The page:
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Poltergeist

Lich c, PSR B1257+12 c, PSR B1257+12 B

One of three known planets that pursue close orbits around the pulsar PSR B1257+12, commonly known as 'Lich', more than two thousand light years from the Solar System in the constellation of Virgo. Poltergeist is important in the history of extrasolar planet exploration as one of the first pair of planets to be discovered in orbit around any body beyond the Solar System, in the year 1992. (The other planet of the pair was Phobetor in orbit around the same pulsar, with another small planet, Draugr, being discovered two years later.)

All three known planets of the system pursue close orbits around the central pulsar, with even the most distant of the three, Phobetor, orbiting at distance less than half that of Earth's distance from the Sun. Poltergeist is the second planet of the three, with an orbital distance a tenth of an AU closer to Lich than Phobetor's. Lying so close to the pulsar, Poltergeist's year is a short one, and it completes each orbit in a period of just sixty-six days. Physically Poltergeist is rather larger and more massive than Earth; with a mass some four times greater than Earth's, Poltergeist belongs to the class of planets designated 'Super Earths'.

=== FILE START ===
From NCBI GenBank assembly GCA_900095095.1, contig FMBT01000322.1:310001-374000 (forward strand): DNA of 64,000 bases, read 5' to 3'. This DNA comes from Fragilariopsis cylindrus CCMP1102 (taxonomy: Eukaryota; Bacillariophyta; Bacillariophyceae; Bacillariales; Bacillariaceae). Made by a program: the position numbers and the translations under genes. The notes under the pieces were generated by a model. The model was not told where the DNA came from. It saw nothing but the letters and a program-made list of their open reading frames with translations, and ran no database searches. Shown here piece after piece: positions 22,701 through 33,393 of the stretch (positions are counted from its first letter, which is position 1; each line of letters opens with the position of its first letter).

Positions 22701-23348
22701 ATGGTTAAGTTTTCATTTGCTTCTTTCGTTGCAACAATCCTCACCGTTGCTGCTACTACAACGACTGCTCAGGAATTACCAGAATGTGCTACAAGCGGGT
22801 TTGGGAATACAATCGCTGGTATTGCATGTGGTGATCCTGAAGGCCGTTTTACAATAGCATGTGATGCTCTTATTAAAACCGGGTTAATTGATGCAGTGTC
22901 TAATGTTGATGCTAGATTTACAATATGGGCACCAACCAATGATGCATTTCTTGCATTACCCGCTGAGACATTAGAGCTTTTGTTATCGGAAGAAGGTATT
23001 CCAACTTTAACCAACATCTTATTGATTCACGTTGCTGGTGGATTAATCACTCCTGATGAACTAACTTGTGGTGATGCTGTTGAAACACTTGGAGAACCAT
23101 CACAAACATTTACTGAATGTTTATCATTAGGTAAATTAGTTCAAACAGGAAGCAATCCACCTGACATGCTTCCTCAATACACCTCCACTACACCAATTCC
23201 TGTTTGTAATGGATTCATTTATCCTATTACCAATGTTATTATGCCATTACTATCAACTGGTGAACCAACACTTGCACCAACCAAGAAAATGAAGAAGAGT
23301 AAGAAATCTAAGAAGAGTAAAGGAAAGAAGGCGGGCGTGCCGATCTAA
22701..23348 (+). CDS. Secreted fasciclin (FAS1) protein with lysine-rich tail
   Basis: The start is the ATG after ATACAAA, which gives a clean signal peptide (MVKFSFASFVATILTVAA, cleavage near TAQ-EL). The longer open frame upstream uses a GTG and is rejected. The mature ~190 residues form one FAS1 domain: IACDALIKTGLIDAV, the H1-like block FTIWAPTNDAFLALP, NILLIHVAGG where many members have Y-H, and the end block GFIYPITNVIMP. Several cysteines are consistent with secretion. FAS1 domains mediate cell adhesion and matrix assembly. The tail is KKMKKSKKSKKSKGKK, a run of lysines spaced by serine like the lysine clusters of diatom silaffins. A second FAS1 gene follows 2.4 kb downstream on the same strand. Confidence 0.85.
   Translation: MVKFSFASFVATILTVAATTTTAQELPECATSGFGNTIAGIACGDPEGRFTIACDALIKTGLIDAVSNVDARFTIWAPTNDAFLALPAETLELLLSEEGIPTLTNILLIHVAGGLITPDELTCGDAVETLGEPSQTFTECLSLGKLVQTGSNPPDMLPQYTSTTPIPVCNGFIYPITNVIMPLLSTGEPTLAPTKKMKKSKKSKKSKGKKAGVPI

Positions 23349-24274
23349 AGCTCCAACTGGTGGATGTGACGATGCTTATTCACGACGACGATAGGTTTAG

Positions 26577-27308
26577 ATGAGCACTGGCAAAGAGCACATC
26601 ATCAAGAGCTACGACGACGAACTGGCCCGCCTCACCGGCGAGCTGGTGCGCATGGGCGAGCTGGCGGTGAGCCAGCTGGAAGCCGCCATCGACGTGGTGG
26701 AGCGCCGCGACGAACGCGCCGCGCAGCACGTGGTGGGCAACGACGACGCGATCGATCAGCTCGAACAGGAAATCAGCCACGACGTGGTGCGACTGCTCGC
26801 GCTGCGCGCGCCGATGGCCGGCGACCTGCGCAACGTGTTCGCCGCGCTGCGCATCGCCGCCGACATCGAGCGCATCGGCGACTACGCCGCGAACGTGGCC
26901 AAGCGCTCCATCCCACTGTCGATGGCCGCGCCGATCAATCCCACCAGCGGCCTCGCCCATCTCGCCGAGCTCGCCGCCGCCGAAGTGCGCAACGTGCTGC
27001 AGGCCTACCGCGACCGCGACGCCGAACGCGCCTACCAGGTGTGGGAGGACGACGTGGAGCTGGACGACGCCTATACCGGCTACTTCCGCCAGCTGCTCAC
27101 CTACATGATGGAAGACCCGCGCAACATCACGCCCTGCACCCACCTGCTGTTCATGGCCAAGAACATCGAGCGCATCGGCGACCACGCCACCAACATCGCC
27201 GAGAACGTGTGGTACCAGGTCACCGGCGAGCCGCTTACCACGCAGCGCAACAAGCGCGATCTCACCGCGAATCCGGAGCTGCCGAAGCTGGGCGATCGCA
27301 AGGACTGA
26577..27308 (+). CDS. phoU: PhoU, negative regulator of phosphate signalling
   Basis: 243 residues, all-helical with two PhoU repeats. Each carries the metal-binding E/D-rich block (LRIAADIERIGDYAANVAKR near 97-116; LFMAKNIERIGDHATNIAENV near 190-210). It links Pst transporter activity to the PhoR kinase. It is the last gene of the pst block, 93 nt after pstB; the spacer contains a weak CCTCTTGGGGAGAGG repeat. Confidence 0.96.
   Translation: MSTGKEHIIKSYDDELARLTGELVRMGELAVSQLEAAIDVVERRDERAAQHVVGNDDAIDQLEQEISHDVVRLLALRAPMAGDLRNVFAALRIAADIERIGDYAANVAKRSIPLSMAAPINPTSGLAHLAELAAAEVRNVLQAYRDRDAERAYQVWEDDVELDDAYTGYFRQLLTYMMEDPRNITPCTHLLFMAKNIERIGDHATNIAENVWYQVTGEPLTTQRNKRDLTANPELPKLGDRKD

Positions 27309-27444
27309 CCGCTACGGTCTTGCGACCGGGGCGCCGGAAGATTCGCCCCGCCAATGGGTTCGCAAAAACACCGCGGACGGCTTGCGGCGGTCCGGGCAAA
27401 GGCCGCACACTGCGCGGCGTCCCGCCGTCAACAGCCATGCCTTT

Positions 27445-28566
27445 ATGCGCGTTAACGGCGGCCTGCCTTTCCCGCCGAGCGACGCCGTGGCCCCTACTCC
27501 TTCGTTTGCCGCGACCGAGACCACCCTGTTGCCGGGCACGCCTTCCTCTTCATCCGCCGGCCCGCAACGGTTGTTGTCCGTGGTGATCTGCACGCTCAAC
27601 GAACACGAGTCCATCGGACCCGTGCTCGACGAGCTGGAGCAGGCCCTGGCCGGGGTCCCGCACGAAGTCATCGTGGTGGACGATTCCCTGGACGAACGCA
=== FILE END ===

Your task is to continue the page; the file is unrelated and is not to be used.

As one of the first exoplanets ever discovered, Poltergeist was given its designation at a time before any formal naming conventions for such planets had been established. It was initially given the identifier 'PSR B1257+12 B' ('B' indicating that it was the second of the three planets from the Lich pulsar). Later conventions established that planets should be designated in discovery order, and so it acquired the alternative designation ''PSR B1257+12 c'. Following a public vote, it was also given an official proper name, Poltergeist, in 2015.

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